Monday, June 11, 2012
Taking The Great Out Of Britain
Over the years the content of this has become more impersonal. With the rise of social media, Twitter, and the ascent of the Internet, I've become acutely aware – both from experience and in theory – of the power of the internet. It never forgets. You're not allowed to make one mistake and hope that it fades away anymore. At any time a camera phone photograph of a teacher holding a glass of wine could be the moment that destroys a career. Twenty years of dedication and toil destroyed in a fraction of a second : not by the impolite action of the person, but by an unjustly outraged reaction of a parent who thinks that teachers should retreat when they leave work, and hide in a hermetically sealed bubble, never to allow alcohol to pass their lips, never to be seen in public, never to have sex or have fun or have anything other than endless, mindless, ginding servitude.
Over the years, as my job has changed and my role become more obviously influenced by the political and the social – and as my life suffered a number of external events that shook my world to the core – I've decided to say less on the Internet about the world I live in.
Over the years, my political views have not diluted or weakened, and remain fiercely strong and moral. Over the years, I still have faith in people that they – we – all of us – will rise to overcome the constant tide of selfism and shortsighted actions that risk every person alive. But as we know, historically, it is always easier to destroy than to create, and it is easier to dismantle the social and moral constructs that protect the powerless from the powerful.
I don't feel less politically, I feel more. I used to write about the inequalities of life under a Labour Government. Having grown up under Thatcher, who in her viciousness now seems to be merely an angry wasp compared to the brutality of Cameron's unthinking, thuggish Godzilla, I knew what it meant to live under a right wing Government. Now, it is not to say that I lean either left or right. If the Conservatives changed to a set of policies that I felt not just represented the will of the people, but also their wishes, I would vote for them. And yet, when Cameron got 36% it was a resounding victory of Labour. When Blair got 35% it was a knife-edge humiliation.
I despair of a country that seriously debates taking bus passes and heating from pensioners, yet waives Vodafone's £7,000,0000,000 tax bill.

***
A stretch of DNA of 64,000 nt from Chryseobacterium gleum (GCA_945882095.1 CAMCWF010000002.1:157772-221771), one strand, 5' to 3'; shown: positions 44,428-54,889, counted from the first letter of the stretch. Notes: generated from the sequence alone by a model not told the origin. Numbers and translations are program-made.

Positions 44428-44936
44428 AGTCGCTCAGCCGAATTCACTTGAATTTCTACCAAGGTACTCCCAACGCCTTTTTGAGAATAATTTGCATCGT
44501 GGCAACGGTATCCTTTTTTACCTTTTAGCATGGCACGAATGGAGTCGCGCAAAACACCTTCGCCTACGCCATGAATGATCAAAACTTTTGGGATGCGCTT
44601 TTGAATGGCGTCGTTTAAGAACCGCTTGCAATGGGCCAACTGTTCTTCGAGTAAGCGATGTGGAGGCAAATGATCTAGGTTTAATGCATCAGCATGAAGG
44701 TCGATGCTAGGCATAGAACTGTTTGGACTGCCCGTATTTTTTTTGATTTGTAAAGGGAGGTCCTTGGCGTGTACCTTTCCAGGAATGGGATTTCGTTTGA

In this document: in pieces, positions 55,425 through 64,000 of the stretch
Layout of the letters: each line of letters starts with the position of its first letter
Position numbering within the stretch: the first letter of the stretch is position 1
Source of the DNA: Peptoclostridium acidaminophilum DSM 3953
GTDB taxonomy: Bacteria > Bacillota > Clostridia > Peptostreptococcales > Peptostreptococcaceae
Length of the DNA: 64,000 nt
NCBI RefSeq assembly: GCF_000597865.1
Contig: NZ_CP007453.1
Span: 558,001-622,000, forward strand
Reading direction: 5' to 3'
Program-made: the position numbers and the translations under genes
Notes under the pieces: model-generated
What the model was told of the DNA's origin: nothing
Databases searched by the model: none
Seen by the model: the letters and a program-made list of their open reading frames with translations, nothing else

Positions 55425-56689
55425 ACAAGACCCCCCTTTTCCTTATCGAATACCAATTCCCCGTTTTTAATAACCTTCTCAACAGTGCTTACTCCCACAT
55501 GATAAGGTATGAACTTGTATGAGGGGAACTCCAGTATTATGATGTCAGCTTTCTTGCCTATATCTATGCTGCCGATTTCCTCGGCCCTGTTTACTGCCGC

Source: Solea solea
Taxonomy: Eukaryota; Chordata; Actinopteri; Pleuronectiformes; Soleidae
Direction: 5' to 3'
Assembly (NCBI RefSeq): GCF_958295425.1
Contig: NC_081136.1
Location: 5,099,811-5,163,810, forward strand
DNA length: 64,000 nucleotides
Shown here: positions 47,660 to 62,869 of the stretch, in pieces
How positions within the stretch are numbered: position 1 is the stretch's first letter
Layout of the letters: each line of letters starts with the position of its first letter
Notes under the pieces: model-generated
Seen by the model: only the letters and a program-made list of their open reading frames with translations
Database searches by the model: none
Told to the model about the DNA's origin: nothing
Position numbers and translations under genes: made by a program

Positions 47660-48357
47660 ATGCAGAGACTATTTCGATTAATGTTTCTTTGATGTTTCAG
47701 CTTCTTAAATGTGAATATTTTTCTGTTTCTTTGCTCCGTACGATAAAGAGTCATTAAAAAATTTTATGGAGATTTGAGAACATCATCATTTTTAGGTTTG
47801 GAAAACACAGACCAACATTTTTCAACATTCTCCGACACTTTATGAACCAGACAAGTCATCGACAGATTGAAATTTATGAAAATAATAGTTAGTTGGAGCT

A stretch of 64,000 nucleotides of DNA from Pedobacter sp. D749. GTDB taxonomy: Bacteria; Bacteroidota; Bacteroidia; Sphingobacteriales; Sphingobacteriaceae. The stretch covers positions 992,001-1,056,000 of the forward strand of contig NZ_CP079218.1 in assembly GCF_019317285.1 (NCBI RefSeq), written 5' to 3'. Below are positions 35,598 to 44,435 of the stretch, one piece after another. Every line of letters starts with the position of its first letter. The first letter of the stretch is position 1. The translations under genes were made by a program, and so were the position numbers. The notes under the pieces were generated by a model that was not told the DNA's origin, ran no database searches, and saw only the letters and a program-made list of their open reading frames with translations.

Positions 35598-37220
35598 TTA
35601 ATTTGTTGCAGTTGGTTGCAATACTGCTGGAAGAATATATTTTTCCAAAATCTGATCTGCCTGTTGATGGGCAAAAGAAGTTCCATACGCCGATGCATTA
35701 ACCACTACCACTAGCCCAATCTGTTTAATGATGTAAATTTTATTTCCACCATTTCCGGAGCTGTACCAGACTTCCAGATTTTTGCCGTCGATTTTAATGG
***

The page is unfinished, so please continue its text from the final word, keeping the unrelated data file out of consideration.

I despair of a country that tells the terminally ill, the blind, the deaf, the disabled, and the crippled that they are only eligible for a meagre financial support of less than £100 a week, and that eligibility lasts for only 52 weeks, yet waives Vodafone's tax bill – a tax bill that would pay for 14,022,435 years of sickness benefit.
I despair of a country that forces a perfect storm of recalculated benefits onto a nation that means that whilst each change may, in isolation, appear harsh and not entirely fair, combines into a result that places the 2,500,000 unemployed in this country into a situation where the poorest in our country are victimised for the sheer gall of not being able to find a job when there the number of jobs available are several times the number of applicants, irrespective of their circumstances.
I despair of a country where, if you love someone not born in our country, you have to earn the national average salary to share your homeland with them. A country where if you have two children with this person, you have to earn £31,000 a year for you to have a family with the one you love. A country where, had these rules been implemented when I met the mother of my first child, our love would have been illegal – despite me having been in employment for ten years and having contributed over £30,000 in tax – and my son would have been never have been born.
I despair of a country where the Government says that the right to a family is not an “absolute right”, but conditional only if you aren't a criminal, or on if you earn enough money.
I despair of a country where if you are under 35 you are expected to either share a house with other adults, irrespective of your circumstances, or live with your parents.
I despair of a country where, in order to make the “benefit cap” of £26,000 per property – irrespective of how many people live there or their circumstances – one proposal is to pay the benefit, en bloc, to one person : to whom the rest of the family beg for handouts.
I despair of a country that thinks it's acceptable to put weapons on the roof of homes without asking permission. Your home is not a castle, but a missile silo.
I despair of a country where the poor are bussed to Margate and Walsall from London because councils do not want to house them. A country where judges rules that the policies that actually contravene human rights.
A country where you have to clap the Queen and be happy she has sat on the throne for 60 years. Where you have to suffer the indignity of metal detectors and hour long queues just to leave the station whilst trying to get to work because some sportsmen are running around a couple of miles down the road.
A country where you get called a “twat with his head so far up his arse he doesn't know his own name”, for daring the venture the opinion that the Royalty aren't the best thing that ever happened. I despair of a country where the front page is about a footballer snogging some girl who isn't his wife, and not the news that a person was judged “Fit for work” when they failed to turn up for a health assessment because they were in a coma.